By Paul Carrel
FRANKFURT, March 31 (Reuters) – After following the Federal Reserve’s lead for over a decade, the European Central Bank is poised to launch a series of interest rate hikes before the U.S. central bank for the first time in the ECB’s history.
The change from the traditional pattern reflects the ECB’s greater preoccupation with inflation pressures, as well as its higher level of discomfort with the emergency bond-buying programmes run by central banks.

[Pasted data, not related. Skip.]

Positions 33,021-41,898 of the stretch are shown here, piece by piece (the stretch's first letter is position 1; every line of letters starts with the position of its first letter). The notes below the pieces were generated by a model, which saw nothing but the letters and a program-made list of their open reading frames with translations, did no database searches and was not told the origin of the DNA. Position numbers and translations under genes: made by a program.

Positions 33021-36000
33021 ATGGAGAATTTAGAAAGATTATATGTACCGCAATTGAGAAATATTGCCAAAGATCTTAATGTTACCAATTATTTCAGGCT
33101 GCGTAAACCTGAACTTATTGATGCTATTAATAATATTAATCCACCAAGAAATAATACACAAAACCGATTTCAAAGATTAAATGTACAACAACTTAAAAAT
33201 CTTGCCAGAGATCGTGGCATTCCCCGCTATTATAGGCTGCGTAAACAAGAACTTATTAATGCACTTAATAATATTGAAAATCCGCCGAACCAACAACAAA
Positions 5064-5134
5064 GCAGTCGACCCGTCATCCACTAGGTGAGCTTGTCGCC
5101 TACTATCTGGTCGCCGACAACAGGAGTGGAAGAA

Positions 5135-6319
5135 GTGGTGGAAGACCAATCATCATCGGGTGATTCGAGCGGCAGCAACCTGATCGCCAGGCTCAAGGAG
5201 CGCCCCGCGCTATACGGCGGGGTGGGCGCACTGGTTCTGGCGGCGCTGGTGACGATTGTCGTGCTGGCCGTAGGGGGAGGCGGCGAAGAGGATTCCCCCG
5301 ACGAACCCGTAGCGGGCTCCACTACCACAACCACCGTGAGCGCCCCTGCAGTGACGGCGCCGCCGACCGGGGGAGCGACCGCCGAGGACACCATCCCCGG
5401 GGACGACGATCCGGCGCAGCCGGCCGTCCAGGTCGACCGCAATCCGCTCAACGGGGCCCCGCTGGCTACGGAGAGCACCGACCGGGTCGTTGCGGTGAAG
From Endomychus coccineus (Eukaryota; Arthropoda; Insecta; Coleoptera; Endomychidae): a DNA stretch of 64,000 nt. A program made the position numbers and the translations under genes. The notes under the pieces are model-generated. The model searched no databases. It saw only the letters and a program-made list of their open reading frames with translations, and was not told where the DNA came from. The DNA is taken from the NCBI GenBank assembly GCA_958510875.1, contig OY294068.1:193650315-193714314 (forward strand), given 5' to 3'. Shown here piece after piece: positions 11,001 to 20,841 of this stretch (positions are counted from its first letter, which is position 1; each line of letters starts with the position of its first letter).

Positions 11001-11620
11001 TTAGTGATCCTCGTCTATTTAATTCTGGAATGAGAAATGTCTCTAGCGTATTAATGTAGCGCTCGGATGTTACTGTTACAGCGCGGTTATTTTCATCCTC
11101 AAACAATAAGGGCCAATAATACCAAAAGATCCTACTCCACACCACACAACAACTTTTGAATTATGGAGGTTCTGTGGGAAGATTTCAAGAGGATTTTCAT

But the “decoupling” of ECB and Fed policies is also the result of an historic shift in the global economy: the increased influence that Asia, rather than the United States, is having on the euro zone’s economy.
“I think we are in a new world where global interest rate cycles are not initiated by the Fed,” said Jens Sondergaard, senior European economist at Nomura.
“There has been a lot of import price inflation pushing up euro area inflation…and a lot of this is related to above-trend growth in Asia.”
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